Italy is learning the hard way that social distancing is a personal responsibility, says Italian journalist Mattia Ferraresi
The New York Times reported that the Lombardy region, which is in the northern part of the country, has been hit particularly hard. Brother Marco Bergamelli, one of the priests at the Church of All Saints in Bergamo, told the paper that the church cannot keep up with the demand.
"Unfortunately, we don't know where to put them," Bergamelli said. "It takes time and the dead are many."
As of Monday, Italy had 3,760 total cases of the virus. There have been 2,158 confirmed deaths in the country, second only to China.
Exhausted Italian nurses have taken to social media to give grim updates about patient care in the country's northern city of Lombardy. Some health care workers there say hospitals can’t keep up with the demand, and they’re running out of beds.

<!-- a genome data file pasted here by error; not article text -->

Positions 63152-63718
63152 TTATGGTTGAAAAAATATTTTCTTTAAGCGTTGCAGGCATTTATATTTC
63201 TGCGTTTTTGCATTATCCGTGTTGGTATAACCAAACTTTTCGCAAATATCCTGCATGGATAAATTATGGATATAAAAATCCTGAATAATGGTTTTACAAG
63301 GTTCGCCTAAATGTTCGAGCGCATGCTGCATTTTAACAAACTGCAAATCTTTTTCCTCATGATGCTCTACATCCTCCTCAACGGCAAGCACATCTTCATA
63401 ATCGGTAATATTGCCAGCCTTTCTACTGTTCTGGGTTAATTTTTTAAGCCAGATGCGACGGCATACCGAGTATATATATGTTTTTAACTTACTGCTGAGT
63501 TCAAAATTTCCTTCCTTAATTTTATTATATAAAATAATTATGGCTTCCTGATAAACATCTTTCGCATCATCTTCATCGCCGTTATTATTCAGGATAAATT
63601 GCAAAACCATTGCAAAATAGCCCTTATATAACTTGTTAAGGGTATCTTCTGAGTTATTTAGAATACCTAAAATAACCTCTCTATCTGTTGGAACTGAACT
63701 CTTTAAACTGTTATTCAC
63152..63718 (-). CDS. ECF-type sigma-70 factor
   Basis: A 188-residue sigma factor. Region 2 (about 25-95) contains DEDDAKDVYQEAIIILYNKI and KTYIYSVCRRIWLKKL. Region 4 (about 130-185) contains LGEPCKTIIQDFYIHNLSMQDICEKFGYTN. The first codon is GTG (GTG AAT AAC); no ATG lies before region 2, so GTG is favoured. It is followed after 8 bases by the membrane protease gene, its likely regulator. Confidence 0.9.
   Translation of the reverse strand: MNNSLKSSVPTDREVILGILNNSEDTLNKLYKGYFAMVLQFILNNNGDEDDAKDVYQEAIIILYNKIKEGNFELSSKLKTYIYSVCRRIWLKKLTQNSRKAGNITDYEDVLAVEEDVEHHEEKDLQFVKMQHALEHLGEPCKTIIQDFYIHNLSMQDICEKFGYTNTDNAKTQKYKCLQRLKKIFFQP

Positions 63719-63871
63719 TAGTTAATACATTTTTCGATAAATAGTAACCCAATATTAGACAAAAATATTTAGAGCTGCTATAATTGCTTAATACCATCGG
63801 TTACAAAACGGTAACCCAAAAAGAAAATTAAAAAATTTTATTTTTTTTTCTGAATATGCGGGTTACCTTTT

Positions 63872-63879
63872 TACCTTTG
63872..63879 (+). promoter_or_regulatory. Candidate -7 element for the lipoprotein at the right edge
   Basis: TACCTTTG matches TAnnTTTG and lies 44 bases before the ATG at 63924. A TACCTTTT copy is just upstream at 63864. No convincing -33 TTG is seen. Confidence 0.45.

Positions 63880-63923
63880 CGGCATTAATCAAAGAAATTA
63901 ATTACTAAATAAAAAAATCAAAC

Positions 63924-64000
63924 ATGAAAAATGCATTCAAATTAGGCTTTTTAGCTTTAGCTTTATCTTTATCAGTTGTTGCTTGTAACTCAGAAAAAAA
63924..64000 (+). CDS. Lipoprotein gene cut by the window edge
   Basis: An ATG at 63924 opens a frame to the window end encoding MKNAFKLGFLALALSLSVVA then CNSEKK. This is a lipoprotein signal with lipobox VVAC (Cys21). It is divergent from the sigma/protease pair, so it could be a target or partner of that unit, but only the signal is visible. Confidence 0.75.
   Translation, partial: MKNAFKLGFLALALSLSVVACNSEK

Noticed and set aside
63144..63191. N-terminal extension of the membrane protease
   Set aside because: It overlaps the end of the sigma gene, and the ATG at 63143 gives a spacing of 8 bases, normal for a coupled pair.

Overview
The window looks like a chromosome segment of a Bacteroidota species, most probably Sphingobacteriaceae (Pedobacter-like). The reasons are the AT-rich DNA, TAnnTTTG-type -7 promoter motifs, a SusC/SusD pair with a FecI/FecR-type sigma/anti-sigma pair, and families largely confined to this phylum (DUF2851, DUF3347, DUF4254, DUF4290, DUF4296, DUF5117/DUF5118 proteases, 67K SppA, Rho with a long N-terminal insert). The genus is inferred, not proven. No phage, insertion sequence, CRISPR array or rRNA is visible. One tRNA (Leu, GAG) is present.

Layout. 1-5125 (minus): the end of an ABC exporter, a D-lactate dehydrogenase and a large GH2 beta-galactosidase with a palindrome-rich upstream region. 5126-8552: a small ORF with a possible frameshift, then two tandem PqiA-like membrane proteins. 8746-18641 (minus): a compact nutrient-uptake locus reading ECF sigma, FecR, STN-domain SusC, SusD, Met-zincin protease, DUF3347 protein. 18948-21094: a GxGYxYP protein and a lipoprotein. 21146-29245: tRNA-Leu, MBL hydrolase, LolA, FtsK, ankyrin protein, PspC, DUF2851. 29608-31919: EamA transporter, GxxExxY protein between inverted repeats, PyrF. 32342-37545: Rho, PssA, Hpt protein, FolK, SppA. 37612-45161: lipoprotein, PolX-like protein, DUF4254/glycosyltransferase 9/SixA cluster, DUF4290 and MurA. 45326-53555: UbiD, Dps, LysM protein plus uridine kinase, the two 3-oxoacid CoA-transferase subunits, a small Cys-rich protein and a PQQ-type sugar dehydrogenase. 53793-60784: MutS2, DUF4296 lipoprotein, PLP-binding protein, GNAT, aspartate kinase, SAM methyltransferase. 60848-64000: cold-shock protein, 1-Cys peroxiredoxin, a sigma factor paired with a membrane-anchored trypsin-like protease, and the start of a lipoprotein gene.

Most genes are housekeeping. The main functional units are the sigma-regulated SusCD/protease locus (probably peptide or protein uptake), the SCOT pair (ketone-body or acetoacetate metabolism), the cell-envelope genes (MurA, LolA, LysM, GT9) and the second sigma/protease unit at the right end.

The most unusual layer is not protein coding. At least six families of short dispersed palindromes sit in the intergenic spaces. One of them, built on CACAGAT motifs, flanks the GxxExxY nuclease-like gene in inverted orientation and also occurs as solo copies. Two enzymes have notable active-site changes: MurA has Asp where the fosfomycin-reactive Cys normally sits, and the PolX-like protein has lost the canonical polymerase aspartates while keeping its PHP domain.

"It's as if you were asking what to do if an atomic bomb explodes," Dr. Antonio Pesenti, the head of Lombardy's intensive crisis care unit, told the Washington Post. "You declare defeat. We'll try to salvage what's salvageable."
Doctors in Italy had the horrid task of issuing guidelines on which patients should have access to the dwindling supply of ventilators. The young and those with the best chance of survival are prioritized, the Post reported.
"These are people who die alone and who are buried alone. They didn't have someone hold their hand and the funerals have to be tiny, with a quick prayer from the priest," he said. "Many of the close relatives are in quarantine."